Proposed law in China stipulates animals should be slaughtered humanely, pets cared for and zoos stop feeding live animals to predators.
Chinese activists begins to lobby for animal welfare
BEIJING // Some people in China "have no idea" how animals should be treated, according to Lisa Hua, the programme manager for the International Fund for Animal Welfare (Ifaw) in Beijing. Many, she said, are accustomed to thinking of living things as little more than tools. While awareness has increased in the 14 years since the organisation began operating in China, she said, there is still a long way to go.
"They don't think these animals are living creatures that can suffer pain and they treat these animals cruelly," she said. Examples of cruelty to animals are many: at some zoos the public can pay to send a creature to its death at the hands of a predator. Many exhibits are kept in small concrete cages. Dogs have been clubbed to death in the streets when authorities have panicked after outbreaks of rabies. Others have been poisoned. Rabbits are given as prizes at fairground attractions to people who might have little idea how to look after them.
And there seems little that those concerned about animals can do to protect the victims. A number of specific laws govern, for example, the treatment of farm animals to prevent disease, or wildlife protection, but Ms Hua said the focus of most of these is not animal welfare. Using these rules to punish cases of cruelty is impossible, she said. "Whenever you have a cruelty case, all you can have is public condemnation," she said. "We can do nothing."
But there could be some respite ahead for China's long-suffering animals. A group of experts headed by Chang Jiwen, a professor in the law institute of the Chinese Academy of Social Sciences in Beijing, has recently completed the draft of the country's first comprehensive animal welfare legislation. The proposed law, which has been submitted to China's central authorities for consideration, stipulates that animals slaughtered for meat should be killed humanely and that animals kept by people should be given enough food and water. It would also stop zoos from feeding live animals to predators to entertain visitors.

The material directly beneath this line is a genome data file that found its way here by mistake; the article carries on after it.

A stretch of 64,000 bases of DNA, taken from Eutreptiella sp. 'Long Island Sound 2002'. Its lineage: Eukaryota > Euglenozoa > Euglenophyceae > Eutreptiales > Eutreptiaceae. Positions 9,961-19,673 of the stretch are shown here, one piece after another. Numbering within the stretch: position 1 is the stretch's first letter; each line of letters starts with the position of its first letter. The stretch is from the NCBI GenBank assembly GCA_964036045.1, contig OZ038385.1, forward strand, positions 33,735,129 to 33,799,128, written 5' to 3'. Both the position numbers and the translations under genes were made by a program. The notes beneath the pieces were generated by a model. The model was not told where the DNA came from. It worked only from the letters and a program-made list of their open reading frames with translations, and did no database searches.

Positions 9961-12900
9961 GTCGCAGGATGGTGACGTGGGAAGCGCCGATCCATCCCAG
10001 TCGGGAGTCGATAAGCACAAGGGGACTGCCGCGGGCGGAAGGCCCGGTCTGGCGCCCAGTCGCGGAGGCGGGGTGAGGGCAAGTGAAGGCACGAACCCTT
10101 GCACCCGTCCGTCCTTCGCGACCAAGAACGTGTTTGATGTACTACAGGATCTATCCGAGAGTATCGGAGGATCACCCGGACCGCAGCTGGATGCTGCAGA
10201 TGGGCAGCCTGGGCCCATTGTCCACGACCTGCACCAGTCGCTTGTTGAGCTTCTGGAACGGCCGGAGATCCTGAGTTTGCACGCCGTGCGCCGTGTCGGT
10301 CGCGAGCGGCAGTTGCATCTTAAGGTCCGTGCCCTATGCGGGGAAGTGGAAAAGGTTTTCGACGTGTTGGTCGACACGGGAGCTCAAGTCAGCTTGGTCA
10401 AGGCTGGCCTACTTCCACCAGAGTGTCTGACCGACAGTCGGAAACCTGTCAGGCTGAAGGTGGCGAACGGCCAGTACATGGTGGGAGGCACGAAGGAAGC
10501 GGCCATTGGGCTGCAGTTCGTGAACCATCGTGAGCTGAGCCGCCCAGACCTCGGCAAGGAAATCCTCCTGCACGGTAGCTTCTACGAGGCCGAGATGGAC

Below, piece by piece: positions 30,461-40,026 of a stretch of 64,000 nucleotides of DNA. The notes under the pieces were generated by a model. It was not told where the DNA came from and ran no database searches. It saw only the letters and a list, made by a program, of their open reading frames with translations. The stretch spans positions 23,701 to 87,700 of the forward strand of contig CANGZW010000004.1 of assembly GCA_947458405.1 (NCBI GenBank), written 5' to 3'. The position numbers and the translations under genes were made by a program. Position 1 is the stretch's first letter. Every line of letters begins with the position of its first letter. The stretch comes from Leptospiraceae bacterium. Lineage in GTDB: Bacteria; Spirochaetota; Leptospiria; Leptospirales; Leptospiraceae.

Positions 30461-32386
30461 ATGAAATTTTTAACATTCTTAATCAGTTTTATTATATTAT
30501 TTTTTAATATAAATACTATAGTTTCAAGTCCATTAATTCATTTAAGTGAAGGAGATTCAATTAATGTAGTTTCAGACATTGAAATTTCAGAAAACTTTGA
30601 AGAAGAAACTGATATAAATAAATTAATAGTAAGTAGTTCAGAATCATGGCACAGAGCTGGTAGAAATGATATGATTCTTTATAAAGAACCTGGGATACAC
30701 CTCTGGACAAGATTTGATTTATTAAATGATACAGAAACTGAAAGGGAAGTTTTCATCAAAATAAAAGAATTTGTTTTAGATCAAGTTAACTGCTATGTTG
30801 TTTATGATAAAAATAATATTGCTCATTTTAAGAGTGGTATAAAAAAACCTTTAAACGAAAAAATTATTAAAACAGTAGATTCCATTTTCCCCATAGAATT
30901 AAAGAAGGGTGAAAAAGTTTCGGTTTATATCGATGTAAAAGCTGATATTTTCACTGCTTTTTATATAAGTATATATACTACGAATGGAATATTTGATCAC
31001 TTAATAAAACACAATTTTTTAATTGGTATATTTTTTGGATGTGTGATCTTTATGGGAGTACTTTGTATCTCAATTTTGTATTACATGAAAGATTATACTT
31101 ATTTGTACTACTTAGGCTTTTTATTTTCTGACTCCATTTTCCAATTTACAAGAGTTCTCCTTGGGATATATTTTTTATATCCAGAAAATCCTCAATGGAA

Although not a copy of legislation from overseas, it follows internationally established ways of classifying animals according to how they are used, whether as pets, farm animals, zoo exhibits or in laboratories. Mr Chang admitted that the draft law was less comprehensive than much of the legislation introduced by developed countries over several decades. China, he said, was still at "the very primary stage" when it came to animal protection. The draft rules therefore cover the most basic requirements to ensure animals are spared suffering.
"In the developed countries, they would define the maltreatment of domestic animals as not feeding or watering chickens or cattle during transport. That is impossible in China," he said. Instead, Mr Chang said, the rules defined cruelty as what happens when someone sets out to hurt an animal by, for example, abandoning it in the street or torturing it for amusement. "There are many occasions where dogs were killed by clubs. That is just savage cruelty."
Groups such as Ifaw assisted Mr Chang in drafting the proposals and said even if they did not become law, they would at least further raise awareness of the importance of animal welfare. While saying attitudes were slowly changing, Ms Hua conceded that some in China believed there were more important issues to focus on. She insisted, however, that the welfare of people was closely tied up with that of animals. For example, when animals are kept in cramped conditions, she said, disease outbreaks are more common, something that could potentially compromise food safety, a particular concern in China.
"These things are directly connected," she said. It remains to be seen what response the authorities will have to the draft legislation. Local estimates have suggested it could become law in as little as two years, or might take as long as a decade to be adopted. The proposals have already been slightly watered down after consultation, with an original stipulation that the eating of dogs and cats should be banned changed so that local authorities can decide whether to outlaw the practice in their area. This is likely to mean that in areas where eating dogs and cats remains popular, it is likely to be allowed to continue.
Mr Chang is "quite optimistic" his proposals will receive a positive hearing and will become law in the not-too-distant future. This year, he said, dozens of academics and senior officials from the central government and provincial authorities took part in a conference on animal welfare, a sign the issue was being taken seriously. "I don't think it would be very difficult to carry out this law or to make this effective, because I believe everyone in this country wouldn't like the idea of torturing animals and society has reached a consensus about what behaviour is acceptable and what behaviour is not acceptable," he said.